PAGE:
The Importance of Sleep for Student Athletes and Soccer Recruits

January 19, 2012
by Justin

Welcome to The Golden Boot, a sport-specific training resource provided to you by ScoutMe for Soccer Recruits. The first article was Shoe Science for Soccer and the second was about the myth of the high school offseason. This week will go into the importance of student athletes and soccer recruits getting proper sleep.


According to The National Sleep Organization, chronic sleep deprivation significantly affects your health, performance, safety, and pocketbook. There are several causes of sleep deprivation; everyday life may intrude upon our capacity to sleep soundly, or perhaps we trade sleep for more homework or soccer practice. There is also the aspect of medical or mental-health conditions that disturb our sleep, and it is imperative that you are well aware if you are sleep-deprived. There is no need to worry though; the @HempsteadHuddle has got you covered. Here are a few tips I have found to be effective in not only maintaining but also decreasing fatigue from sleep deprivation.


Sleeping is one of the most important aspects of the performance of student athletes and soccer recruits. I have sleep apnea myself, and I was diagnosed after my freshman year of college, six months after I was out of season as a student athlete. I had horrible sleeping patterns and had a true battle with insomnia (which plenty of student athletes battle with) due to my sleep apnea. The process had me in a fog and was one of the issues that cause a drop in my grades during my second semester.


Ask yourself these questions; after a typical night’s sleep, do you feel restored and refreshed or sleepy during the day? Are you dragging during soccer practice? You could be sleep-deprived or have a sleep disorder. Now stress is a natural part of life as a soccer recruit and student athlete, but you can control the amount of sleep you have. Please understand that a lack of consciousness compounds the consequences, because like me, numerous student athletes remain undiagnosed for years.


Have you ever stayed up for 24 hours straight or more? If you have you know that your body and your mind experiences high-levels of fatigue. The mental fatigue can build over a period or be the result of an extreme circumstance like the aforementioned situation. According to the NSO, the average American only gets 7.5 hours of sleep a night. The truth is that student athletes and soccer recruits need at least 8-9 hours of sleep every night. If you get this proper amount of sleep or REM sleep, you as a student athletes will be able to recover more efficiently, from whatever soccer workout you have to deal with. REM sleep or Rapid Eye Movement sleep is the deepest level of sleep a functioning human can achieve. During REM sleep, you are able to have dreams and your eyes move at a rapid pace, hence the designation REM sleep. When you do sleep, you should turn off you TV (yes even the soccer match from Europe), and if you listen to music, only listen to classical or jazz music; something that soothes as oppose to startles.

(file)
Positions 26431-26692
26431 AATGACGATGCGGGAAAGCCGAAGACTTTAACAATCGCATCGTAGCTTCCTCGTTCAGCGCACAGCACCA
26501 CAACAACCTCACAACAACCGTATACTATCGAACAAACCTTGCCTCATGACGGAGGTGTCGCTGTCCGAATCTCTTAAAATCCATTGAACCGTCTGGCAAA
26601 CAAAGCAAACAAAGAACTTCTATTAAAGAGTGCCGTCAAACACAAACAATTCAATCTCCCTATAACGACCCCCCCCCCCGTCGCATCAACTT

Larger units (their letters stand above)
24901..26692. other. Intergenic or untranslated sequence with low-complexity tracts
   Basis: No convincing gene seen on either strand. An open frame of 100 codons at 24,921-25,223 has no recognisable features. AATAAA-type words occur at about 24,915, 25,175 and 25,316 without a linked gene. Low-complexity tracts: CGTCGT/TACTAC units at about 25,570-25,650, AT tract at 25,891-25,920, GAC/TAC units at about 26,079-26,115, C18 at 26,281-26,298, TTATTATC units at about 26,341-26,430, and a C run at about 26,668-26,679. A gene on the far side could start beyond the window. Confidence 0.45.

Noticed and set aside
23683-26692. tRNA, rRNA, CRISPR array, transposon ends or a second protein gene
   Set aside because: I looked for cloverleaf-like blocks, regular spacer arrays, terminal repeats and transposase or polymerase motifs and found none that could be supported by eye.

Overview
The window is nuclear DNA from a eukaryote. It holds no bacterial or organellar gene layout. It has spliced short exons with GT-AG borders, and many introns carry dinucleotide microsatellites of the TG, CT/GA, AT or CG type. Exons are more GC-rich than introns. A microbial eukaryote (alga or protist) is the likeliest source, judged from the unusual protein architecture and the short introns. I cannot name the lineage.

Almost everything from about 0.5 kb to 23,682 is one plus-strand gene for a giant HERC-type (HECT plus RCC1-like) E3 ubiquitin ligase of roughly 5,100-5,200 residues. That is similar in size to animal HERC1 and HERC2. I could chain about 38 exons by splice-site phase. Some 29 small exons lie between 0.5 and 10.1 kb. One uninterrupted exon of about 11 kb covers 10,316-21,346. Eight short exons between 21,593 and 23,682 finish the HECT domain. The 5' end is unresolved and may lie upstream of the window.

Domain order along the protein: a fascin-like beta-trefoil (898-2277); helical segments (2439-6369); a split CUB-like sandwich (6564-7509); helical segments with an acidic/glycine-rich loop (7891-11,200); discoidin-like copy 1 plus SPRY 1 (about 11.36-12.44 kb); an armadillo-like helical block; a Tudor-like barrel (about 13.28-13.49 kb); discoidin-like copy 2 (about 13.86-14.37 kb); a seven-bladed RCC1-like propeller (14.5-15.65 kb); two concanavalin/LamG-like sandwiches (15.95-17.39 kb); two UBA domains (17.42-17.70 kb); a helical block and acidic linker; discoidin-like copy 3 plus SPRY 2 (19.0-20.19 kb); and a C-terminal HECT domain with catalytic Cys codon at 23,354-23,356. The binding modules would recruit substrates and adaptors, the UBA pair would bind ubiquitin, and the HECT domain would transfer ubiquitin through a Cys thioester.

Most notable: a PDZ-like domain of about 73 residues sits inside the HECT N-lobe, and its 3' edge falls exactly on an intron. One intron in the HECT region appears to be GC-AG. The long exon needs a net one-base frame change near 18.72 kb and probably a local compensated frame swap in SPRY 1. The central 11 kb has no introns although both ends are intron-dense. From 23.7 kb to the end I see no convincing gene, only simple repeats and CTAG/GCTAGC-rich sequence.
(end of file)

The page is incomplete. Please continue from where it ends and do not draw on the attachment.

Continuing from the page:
Have you ever pulled an all-nighter before a big test? One last thing; all-night cram sessions are not as effective as you think they are. According to the NSO, after you reach a certain level of sleep deprivation, you reduce your comprehension down to that of a preschooler. It is actually better for you to take a five-hour nap, wake up, and then study. Another way to avoid sleep deprivation is to take a siesta or mid-day nap. The mid-day nap is effective in recharging your batteries after a tough soccer practice or in a layoff in between class.


Good luck with your high school soccer offseason, and make sure that when you step on the soccer field, you leave everything there. Check back for another installment of The Golden Boot. Until then, this has been The Golden Boot, and I am Yorick Hempstead signing off.




Yorick Hempstead is an ex-college athlete who is a sports blogger for ScoutMe. He is always talking sports on twitter @HempsteadHuddle.



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